Christmas is the time of year when all sorts of things get bought that we wouldn’t dream of buying in any other season: five types of paté, a 2kg selection of mixed nuts, comedy hats. And in Waterstone’s book shop my eyes were attracted to a pocket-sized, retro-styled volume.
Originally published in 1913, Blanche Ebbutt’s tract is straight-up advice to any woman planning on a long marriage. It had a partner title aimed at would-be husbands.
A good deal of this is anachronistic, in a way that we can now oh-so-knowingly patronise and smirk at its naiveté or inappropriateness. But much of it surprised me for its frankness and enduring relevance.
Disclaimer: the extracts I’ve quoted below do not necessarily reflect my own opinions!
I just think they’re interesting, quirky, insightful (especially the assumption that you will have servants…)
Don’t interpret too literally the ‘obey’ of the Marriage Service. Your husband has no right to control your individuality.
Don’t forget to wish your husband good morning whe he sets off to the office. He will feel the lack of your goodbye kiss all day.
Don’t check your husband’s high spirits. Let him sing at the top of his voice in the bathroom, and be thankful for a cheerful man about the house.
Don’t work yourself into a fever every time your husband omits to turn up at the expected time. He is in all probability neither run over by a motor-car, nor robbed and murdered on his way home, nor lying in a lonely land with a sprained ankle, nor in any other predicaments your imagination pictures. Probably he stopped at the bookstall to buy an evening paper, and so missed his train. So don’t greet him hysterically when he does arrive.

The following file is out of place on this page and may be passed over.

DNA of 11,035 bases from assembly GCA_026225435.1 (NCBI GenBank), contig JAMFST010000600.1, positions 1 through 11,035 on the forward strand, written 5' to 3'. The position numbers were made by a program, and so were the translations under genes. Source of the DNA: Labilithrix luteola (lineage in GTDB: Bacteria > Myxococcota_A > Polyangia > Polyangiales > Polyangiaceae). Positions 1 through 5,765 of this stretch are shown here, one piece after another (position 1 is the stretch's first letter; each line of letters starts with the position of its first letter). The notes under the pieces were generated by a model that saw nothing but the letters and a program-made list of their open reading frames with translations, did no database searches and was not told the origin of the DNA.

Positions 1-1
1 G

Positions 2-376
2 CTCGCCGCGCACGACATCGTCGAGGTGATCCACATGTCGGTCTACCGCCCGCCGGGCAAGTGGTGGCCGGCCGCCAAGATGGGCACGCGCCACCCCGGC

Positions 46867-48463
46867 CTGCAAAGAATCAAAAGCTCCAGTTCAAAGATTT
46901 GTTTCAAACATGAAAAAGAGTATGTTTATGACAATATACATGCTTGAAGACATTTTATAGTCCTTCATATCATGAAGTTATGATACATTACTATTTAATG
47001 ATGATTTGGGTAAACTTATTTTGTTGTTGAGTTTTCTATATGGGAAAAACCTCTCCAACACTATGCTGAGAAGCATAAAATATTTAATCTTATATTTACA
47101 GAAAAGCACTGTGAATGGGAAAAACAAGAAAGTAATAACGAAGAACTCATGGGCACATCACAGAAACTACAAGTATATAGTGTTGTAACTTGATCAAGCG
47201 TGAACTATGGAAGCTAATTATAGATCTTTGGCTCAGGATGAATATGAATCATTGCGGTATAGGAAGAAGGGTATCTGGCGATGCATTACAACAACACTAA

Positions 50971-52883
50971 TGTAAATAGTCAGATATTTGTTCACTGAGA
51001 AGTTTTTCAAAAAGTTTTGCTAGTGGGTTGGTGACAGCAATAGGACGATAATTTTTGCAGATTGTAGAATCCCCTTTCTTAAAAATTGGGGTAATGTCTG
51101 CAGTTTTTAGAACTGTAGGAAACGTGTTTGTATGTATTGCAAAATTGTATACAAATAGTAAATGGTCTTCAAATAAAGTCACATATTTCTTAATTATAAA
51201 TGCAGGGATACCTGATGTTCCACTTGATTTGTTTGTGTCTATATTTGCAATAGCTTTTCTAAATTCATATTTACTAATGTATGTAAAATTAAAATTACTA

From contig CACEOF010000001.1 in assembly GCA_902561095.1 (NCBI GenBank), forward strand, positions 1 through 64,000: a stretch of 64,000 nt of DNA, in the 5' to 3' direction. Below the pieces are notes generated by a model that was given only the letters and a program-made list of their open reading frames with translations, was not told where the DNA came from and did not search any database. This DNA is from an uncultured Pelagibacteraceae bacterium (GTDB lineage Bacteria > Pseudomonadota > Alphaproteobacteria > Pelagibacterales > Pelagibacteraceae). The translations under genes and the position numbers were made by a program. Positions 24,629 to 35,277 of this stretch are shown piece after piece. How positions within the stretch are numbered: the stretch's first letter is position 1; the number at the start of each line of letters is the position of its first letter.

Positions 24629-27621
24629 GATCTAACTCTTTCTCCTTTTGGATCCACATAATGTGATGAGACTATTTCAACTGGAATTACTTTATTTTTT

Don’t think it beneath you to put your husband’s slippers ready for him. On a cold evening, especially, it makes all the difference to his comfort if the soles are warmed through.
Don’t pile up money for your children. Give them the best education possible, and let them make their own way.
Don’t greet him at the door with a catalogue of dreadful crimes committed by servants during the day.
Don’t refuse to see your husband’s jokes. They may be pretty poor ones, but it won’t hurt you to smile at them.
Don’t object to your husband getting a motor-bicycle; merely insist that he shall buy a side-car for you at the same time.
Don’t take your husband on a laborious shopping expedition, and expect him to remain good-tempered throughout. If you want his advice on some special dress purchase, arrange to attend to that first, and then let him off. Men, as a rule, hate indiscriminate shopping.
Don’t keep the house so tidy that your husband is afraid to leave a newspaper lying about. Few men have such a sense of order as most women have, and they are naturally more careless…
For the record, I’ve been happily married for 11 years, and am constantly delighted by the partnership that Rachel and I have. That said, I’d be delighted if anyone could enlighten me with insights and advice for husbands…
But I do definitely agree about indiscriminate shopping.